Daniels does not direct us to any summary judgment evidence suggesting Indemnity improperly caused the hearing officer to deny him supplemental income benefits. To the contrary, it appears that Daniels simply failed to meet his burden to establish his entitlement to such benefits. Based on the record before us, we conclude the trial court did not err in granting summary judgment on Daniels’s claims for breach of the duty of good faith and fair dealing, violations of the Texas Insurance Code, and violations of the Deceptive Trade Practices Act.

We next address appellants’ challenges to the trial court’s order imposing sanctions against Daniels’s attorney, Donald McLeaish, pursuant to rule 13 of the Texas Rules of Civil Procedure and chapter 10 of the Texas Civil Practice and Remedies Code. 5 Among other things, Indemnity alleged in its motion for sanctions that appellants had failed to pursue their case diligently, filed multiple and duplicate lawsuits solely to avoid summary judgment, engaged in discovery abuse, and wasted judicial resources. After an evidentiary hearing, the trial court found that appellants had filed the current lawsuit with knowledge that the pleadings were without factual support. The trial court further found that, although appellants had the opportunity to develop additional evidence to support their claims in the current lawsuit, they made no attempt to do so. The trial court ordered McLeaish to pay $3,750 to Indemnity, noting the amount awarded was a fraction of the attorney’s fees and expenses Indemnity incurred as a result of McLeaish’s sanctionable conduct.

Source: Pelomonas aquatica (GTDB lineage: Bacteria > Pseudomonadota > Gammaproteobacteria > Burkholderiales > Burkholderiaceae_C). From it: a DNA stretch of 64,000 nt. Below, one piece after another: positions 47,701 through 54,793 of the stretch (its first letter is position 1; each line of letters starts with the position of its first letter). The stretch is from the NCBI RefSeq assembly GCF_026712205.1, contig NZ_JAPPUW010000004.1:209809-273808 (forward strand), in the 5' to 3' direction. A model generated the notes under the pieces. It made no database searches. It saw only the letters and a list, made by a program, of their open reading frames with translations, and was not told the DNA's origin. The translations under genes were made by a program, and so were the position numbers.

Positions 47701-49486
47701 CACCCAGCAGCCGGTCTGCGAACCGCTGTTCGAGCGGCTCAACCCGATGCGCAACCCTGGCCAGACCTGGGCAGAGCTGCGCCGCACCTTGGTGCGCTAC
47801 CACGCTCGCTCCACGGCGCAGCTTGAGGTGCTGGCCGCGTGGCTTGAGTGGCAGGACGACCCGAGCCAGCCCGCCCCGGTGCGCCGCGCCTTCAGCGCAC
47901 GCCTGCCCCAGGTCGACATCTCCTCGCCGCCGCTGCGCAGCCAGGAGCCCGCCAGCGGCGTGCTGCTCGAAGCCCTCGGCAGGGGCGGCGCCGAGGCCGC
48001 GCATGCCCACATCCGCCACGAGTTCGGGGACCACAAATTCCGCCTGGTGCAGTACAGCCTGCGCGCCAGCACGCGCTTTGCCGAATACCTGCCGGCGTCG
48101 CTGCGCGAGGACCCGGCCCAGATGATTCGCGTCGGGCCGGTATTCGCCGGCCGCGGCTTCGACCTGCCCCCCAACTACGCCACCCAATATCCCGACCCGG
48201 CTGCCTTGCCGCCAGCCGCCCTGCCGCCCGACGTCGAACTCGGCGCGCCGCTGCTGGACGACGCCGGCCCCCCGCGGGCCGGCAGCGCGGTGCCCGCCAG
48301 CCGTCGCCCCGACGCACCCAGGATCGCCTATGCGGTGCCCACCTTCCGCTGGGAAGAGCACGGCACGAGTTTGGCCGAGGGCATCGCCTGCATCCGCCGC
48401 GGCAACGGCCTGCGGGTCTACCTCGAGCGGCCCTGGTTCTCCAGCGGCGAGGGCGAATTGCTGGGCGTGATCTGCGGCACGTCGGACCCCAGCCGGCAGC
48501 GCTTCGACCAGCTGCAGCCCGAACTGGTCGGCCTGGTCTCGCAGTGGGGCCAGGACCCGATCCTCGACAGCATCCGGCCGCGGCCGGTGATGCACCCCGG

Appellants contend the trial court abused its discretion in awarding the sanctions because the grounds the trial court cited as support for the award involved conduct occurring in the original lawsuit and its claims against Indemnity were neither groundless nor filed in bad faith or for an improper purpose. We review a sanctions award under either rule 13 or chapter 10 for an abuse of discretion. See Low v. Henry, 221 S.W.3d 609, 614 (Tex.2007). The test for determining whether the trial court abused its discretion is whether it acted without reference to any guiding rules and principles to the extent the act was arbitrary or unreasonable. Downer v. Aquamarine Operators, Inc., 701 S.W.2d 238, 241–42 (Tex.1985). When reviewing an order for sanctions, we examine the entire record to determine whether the trial court’s sanctions were proper. See Am. Flood Research, Inc., v. Jones, 192 S.W.3d 581, 563 (Tex.2006). We review the evidence in the light most favorable to the trial court’s ruling and draw all reasonable inferences from the evidence to sustain the order. See Davis v. Rupe, 307 S.W.3d 528, 530 (Tex.App.-Dallas 2010, no pet.). Rule 13 authorizes a trial court to impose sanctions against an attorney who filed a groundless pleading brought in bad faith or for the purposes of harassment. Tex.R. Civ. P. 13. Similarly, chapter 10 permits sanctions upon a showing that the pleading (1) lacked a reasonable basis in fact or law or (2) was brought for an improper purpose. See Armstrong v. Collin Cnty. Bail Bond Bd., 233 S.W.3d 57, 62 (Tex.App.-Dallas 2007, no pet.).